After Day 1 of the Major League Baseball First-Year Player Draft, we heard all about Gerrit Cole, the first-overall pick who cashed in on his decision to attend UCLA after he was drafted 28th overall out of high school by the New York Yankees in 2008.
We saw the biggest surprise of the day when third baseman Anthony Rendon dropped to sixth overall to the Washington Nationals, after many had him pegged to go to the Seattle Mariners with the second pick.
We even enjoyed some cross-sport entertainment when the Kansas City Royals selected Bubba Starling with the fifth-overall pick. Starling, who has committed to play quarterback at the University of Nebraska, doubles as an outfielder and must now decide whether to forgo his scholarship to play for his hometown team. (Starling grew up about 30 minutes away from Kansas City.)
But what players and teams went under the radar?
As is the case often, the selections that received less fanfare are those from teams with higher pedigrees and/or payrolls. It is understandable to read article after article about Cole, now another piece of the Pittsburgh Pirates' rebuilding system, or Bryce Harper, last year's first-overall draft pick by the Washington Nationals.
Every mediocre or poor team needs a savior. The better ones can usually buy the pieces they need or don't have as many glaring deficiencies to begin with.
So here are the drafts that no one is talking about—you'll find many teams that are currently at or near the top of their divisions.
Quick: Who did the Green Bay Packers select in this year's NFL Draft?
For all the attention defending champion teams might receive, it is usually not for their decisions at the subsequent draft. So it is understandable why many are not discussing the San Francisco Giants' picks from yesterday.
In the first round, the Giants selected shortstop Joe Panik from St. John's University. A left-handed batter who makes good contact, Panik hit .398 with a .509 on-base percentage in 58 games for St. John's.
Panik puts up strong offensive numbers for a shortstop and, more importantly, walks much more often than he strikes out (44 walks versus 24 strikeouts), making him a strong candidate to be a future top-of-the-lineup mainstay. It's also worth mentioning that his alma mater produced another notable Giants shortstop, Rich Aurilia.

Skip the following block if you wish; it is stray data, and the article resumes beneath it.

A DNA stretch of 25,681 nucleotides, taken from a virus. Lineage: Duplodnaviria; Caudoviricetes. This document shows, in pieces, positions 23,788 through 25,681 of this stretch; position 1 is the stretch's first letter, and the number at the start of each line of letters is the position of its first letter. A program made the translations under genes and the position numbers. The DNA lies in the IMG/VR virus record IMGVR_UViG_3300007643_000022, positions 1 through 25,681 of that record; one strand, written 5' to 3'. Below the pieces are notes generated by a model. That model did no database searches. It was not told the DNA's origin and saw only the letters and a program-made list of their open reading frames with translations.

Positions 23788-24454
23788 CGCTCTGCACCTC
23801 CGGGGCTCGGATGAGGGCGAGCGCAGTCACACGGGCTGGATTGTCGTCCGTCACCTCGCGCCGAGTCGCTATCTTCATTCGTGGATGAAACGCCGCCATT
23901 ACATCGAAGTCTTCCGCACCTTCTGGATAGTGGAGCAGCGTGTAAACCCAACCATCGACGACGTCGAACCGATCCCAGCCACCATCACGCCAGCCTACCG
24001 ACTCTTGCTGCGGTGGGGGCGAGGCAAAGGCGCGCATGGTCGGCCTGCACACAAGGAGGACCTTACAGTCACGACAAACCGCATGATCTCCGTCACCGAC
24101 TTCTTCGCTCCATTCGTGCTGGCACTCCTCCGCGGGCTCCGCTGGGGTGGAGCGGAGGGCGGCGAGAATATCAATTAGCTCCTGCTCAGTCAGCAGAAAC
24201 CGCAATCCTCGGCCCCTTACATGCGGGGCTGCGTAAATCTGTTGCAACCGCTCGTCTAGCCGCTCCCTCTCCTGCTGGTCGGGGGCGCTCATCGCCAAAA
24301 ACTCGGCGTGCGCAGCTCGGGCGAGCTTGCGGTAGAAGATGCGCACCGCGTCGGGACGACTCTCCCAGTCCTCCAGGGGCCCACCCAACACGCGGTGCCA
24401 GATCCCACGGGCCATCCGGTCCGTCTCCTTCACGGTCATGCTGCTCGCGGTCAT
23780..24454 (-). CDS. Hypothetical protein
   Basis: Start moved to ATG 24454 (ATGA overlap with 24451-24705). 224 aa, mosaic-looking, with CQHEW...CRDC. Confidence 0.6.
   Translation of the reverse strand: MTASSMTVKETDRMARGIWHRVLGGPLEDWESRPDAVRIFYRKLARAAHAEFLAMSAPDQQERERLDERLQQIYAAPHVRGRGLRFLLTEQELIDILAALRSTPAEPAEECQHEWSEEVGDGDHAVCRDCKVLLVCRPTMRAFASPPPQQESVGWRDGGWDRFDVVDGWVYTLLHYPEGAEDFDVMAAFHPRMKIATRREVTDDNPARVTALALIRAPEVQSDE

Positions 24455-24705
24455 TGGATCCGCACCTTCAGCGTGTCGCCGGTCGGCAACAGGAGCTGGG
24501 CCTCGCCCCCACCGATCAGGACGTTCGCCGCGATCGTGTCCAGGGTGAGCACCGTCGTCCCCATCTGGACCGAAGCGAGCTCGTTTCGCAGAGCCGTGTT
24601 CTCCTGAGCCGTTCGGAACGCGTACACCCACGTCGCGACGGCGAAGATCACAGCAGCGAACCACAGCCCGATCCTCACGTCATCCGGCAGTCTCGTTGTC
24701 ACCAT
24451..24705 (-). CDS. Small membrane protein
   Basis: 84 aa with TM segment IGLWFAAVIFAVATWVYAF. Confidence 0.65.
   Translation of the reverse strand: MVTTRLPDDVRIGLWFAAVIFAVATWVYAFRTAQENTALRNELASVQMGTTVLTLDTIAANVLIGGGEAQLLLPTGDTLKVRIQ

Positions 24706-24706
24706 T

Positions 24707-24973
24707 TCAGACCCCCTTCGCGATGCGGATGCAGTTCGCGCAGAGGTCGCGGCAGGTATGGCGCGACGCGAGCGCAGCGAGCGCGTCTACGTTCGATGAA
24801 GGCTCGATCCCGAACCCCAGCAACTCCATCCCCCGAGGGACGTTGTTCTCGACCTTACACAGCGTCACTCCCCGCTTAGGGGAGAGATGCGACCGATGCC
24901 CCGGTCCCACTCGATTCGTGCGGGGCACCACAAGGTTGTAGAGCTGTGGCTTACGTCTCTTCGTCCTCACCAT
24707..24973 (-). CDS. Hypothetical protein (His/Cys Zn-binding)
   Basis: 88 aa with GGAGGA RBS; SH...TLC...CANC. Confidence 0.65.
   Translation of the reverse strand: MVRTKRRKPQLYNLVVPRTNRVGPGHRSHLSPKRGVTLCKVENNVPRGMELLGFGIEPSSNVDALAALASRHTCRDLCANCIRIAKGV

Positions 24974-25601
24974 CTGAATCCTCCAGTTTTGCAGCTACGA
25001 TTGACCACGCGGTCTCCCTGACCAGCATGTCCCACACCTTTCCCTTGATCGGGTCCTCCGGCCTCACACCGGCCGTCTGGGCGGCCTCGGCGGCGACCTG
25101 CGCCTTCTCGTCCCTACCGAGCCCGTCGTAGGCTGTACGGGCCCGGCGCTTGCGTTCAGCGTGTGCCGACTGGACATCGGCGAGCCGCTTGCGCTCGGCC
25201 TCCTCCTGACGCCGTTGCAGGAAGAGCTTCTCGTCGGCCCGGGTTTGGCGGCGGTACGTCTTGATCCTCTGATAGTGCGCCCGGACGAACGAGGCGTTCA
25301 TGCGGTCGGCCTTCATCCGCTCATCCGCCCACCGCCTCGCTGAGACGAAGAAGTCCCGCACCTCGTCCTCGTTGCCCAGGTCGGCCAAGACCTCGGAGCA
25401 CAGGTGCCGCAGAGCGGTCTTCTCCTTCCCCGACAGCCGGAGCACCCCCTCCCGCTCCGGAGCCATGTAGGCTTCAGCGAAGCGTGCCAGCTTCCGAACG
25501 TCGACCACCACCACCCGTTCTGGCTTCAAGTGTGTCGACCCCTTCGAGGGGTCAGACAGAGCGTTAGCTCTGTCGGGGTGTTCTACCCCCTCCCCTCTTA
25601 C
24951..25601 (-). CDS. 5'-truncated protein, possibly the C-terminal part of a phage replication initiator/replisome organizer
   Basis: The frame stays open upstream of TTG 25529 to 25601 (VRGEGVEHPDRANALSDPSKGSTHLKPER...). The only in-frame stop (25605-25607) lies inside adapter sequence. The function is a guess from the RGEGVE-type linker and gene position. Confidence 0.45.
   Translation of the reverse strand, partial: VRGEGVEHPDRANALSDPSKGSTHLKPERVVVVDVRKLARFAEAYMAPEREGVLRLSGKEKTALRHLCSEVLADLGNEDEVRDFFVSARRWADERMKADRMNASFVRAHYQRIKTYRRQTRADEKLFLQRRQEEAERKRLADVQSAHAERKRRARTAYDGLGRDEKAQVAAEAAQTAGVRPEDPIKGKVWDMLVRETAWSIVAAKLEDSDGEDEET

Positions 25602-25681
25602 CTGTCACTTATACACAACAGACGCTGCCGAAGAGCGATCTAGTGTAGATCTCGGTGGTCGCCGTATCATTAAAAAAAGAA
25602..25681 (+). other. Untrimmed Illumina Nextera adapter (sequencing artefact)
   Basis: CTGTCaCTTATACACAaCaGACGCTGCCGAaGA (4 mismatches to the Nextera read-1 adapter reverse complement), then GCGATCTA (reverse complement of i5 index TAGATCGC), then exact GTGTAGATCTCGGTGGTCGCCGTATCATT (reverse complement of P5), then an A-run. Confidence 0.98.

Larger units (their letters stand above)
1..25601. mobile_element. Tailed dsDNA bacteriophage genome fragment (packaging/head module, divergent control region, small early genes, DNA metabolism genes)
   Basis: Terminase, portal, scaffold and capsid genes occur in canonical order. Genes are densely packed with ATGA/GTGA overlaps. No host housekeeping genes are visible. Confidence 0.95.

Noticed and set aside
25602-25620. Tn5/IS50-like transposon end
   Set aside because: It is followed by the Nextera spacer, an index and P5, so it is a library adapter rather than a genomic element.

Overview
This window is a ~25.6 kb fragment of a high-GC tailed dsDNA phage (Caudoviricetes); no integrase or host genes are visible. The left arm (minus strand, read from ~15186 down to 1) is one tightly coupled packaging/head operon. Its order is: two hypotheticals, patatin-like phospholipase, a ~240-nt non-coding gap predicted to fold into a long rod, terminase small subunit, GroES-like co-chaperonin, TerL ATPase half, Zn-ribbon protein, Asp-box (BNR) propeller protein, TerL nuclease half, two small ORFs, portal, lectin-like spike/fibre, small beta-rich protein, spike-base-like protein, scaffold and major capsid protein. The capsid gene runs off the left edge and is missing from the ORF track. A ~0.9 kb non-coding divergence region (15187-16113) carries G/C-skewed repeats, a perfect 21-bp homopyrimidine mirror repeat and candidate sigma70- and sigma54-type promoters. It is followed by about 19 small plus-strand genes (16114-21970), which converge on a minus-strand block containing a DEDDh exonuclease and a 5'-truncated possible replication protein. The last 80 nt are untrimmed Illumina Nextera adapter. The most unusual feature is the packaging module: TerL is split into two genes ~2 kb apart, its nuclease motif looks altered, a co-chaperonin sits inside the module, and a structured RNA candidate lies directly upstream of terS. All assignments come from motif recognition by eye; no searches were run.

San Francisco used their second pick, No. 49 overall, on high school pitcher Kyle Crick. Crick went 7-2 with a 1.11 earned run average in 13 starts. He has already committed to TCU.
The Giants rightly focused first on a position player in what had become a pitching-heavy first round.
The Boston Red Sox had four of the top 40 picks in the 2011 draft, and they appeared to address their most pressing needs for the most part.
Boston's first selection, No. 19 overall, was right-handed pitcher Matt Barnes, a University of Connecticut product who probably would have gone higher had this draft not featured so many high-caliber arms. With two strong breaking pitches to complement a low- to mid-90s fastball, Barnes has the stuff and composure to be lead in a rotation in the future.
Seven picks later, the Red Sox selected catcher Blake Swihart out of high school. A switch-hitting catcher who hits for both a good average and solid power, there are a couple of non-offensive question marks surrounding him. One is whether the 6'1", 175-pound Swihart has the body of a Major League catcher. Another is whether he will sign with the Red Sox or fulfill his commitment to the University of Texas.
Boston took another high schooler with the 36th pick, lanky southpaw Henry Owens. His 6'6" frame and multifaceted curveball—he can throw it for strikes or with more of a break to induce swings and misses—excite scouts, as does his overall poise on the mound.